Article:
If a piece of pop culture, whether it be a TV show, movie, book, comic, etc…, passes the Bechdel test, many consider it feminist. Or at least somewhat empowering for women. I think this is where people get the Bechdel test wrong. Sir-Mix-A-Lot’s infamous hit, “Baby Got Back” passes the Bechdel test. My mother despised that song for it’s objectification of women. Before I go any further, let me explain what the Bechdel test is.
In one of cartoonist Alison Bechdel’s comic strips from 1985, a woman explains to another woman what her requirements for seeing a movie are. See below:
Image from ‘Dykes to Watch Out For’
If that’s hard to read, I’ll spell it out for you. The movie has to have 1) two female characters 2) who talk to each other 3) about something other than a man. Seems like rather simple rules, and yet, as Fusion pointed out, only half the top films from 2015 passed the test. As a woman, with many female friends, I can say with conviction that we talk about much more than just men. Books, politics, money woes, which neighborhoods we wish we could live in; we talk about it all! But pop culture struggles to mimic this reality of female conversations. Or the fact that women talk to each other at all.
There’s a flaw in the Bechdel test, which is where “Baby Got Back” comes in. The song starts with two girls talking to each other about another girl and how “gross” her big, round butt is. They criticize her for flaunting what her mama gave her. Then Sir-Mix-A-Lot goes into a long rap about why he likes women with narrow waists and a large “back” (lower back, that is). Doesn’t sound too feminist or female empowering, does it? But the song still technically passes the test.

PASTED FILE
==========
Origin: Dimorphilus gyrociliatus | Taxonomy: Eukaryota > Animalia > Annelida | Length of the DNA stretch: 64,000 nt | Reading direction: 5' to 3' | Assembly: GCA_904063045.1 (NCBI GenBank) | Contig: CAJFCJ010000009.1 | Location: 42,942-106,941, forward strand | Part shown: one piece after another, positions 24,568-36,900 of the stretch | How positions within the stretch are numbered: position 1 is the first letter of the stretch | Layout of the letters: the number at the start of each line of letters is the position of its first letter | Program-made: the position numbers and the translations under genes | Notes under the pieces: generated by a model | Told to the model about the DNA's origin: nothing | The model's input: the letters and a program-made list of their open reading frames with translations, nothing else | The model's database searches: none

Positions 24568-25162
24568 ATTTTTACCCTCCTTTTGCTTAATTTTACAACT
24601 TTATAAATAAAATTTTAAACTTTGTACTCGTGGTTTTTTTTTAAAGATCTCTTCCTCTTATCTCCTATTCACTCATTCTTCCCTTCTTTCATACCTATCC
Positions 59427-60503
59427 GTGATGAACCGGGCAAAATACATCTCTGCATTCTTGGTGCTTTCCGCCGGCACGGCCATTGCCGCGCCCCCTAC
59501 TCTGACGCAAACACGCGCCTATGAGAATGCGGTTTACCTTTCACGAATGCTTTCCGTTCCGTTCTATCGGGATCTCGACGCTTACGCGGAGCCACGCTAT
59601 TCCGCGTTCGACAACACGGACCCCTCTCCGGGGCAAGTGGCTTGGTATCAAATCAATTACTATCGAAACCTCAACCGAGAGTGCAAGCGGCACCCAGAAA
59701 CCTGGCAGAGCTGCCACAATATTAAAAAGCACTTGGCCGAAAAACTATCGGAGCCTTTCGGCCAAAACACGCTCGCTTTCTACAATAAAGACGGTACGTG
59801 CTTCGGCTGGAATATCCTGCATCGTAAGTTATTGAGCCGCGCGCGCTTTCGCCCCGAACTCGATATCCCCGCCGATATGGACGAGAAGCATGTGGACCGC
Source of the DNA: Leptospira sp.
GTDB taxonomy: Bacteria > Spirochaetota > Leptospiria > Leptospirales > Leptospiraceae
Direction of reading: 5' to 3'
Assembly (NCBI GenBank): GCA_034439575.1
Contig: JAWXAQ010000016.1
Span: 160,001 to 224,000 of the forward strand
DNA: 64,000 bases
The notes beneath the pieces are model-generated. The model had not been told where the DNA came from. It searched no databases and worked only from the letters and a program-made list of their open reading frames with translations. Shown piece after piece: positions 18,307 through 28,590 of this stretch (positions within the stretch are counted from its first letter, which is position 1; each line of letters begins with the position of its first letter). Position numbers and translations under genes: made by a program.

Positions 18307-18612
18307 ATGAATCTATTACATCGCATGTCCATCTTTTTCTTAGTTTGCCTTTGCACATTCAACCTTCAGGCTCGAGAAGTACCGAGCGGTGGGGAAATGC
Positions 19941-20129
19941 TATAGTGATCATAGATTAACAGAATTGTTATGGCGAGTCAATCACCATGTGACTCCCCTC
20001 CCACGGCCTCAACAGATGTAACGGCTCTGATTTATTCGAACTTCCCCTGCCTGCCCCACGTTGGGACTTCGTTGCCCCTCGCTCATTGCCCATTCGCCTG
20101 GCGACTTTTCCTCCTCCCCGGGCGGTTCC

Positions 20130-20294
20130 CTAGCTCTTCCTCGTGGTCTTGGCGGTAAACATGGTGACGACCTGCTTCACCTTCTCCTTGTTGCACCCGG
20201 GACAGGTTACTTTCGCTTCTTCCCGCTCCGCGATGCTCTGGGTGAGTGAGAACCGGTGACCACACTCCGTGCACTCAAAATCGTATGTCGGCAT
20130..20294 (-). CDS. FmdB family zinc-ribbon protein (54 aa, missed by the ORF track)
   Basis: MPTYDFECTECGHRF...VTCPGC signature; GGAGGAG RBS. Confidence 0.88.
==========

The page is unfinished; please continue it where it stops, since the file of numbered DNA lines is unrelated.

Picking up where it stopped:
That’s one issue with the Bechdel test- just because something passes the test, doesn’t mean it’s a pinnacle of female empowerment. The other issue is that the test sets a very low standard for ‘accurately’ representing women in film. Alison Bechdel has her own reservations about the test as well. “I have always felt ambivalent about how the Test got attached to my name and went viral,” she told The Beat. However, she’s tried to “embrace the phenomenon” because, she continued, “the test is something I have dedicated my life to: the representation of women who are subjects and not objects.”
Image courtesy of Brainless Tales
That’s where the Bechdel test becomes important. Writer Michelle Dean told Slate, “I do think that it’s such a low bar for good reason…If movies can’t even meet that low standard, that says something.” Sad, yes. Many writers and cultural critics have commented that the Bechdel test is an arbitrary measure of a fully realized, fleshed out female character in a movie/book/TV shows. But the test has remained popular because many feel that, if anything, two women should talk to each other about something other than a man at least once in any piece of art. At this point, the Bechdel Test is the bare minimum in humanizing women.
It clearly is not always a measure of success in this regard (yes, I’m referencing “Baby Got Back” again). Now that the test is over 30 years old, perhaps it’s time for a revision as Katy Waldman suggest in her article for Slate, “The Bechdel Test Sets the Bar Too Low. Let’s Write a New One.” The test is still important because so many people know about it and so many more think it’s a ridiculous way to asses a piece of pop-culture’s good or bad representation of women.
All that being said, how ridiculous is it that so many movies, TV showsm, and even beloved books, don’t pass such a simple test?
Featured image courtesy of Mubi.Com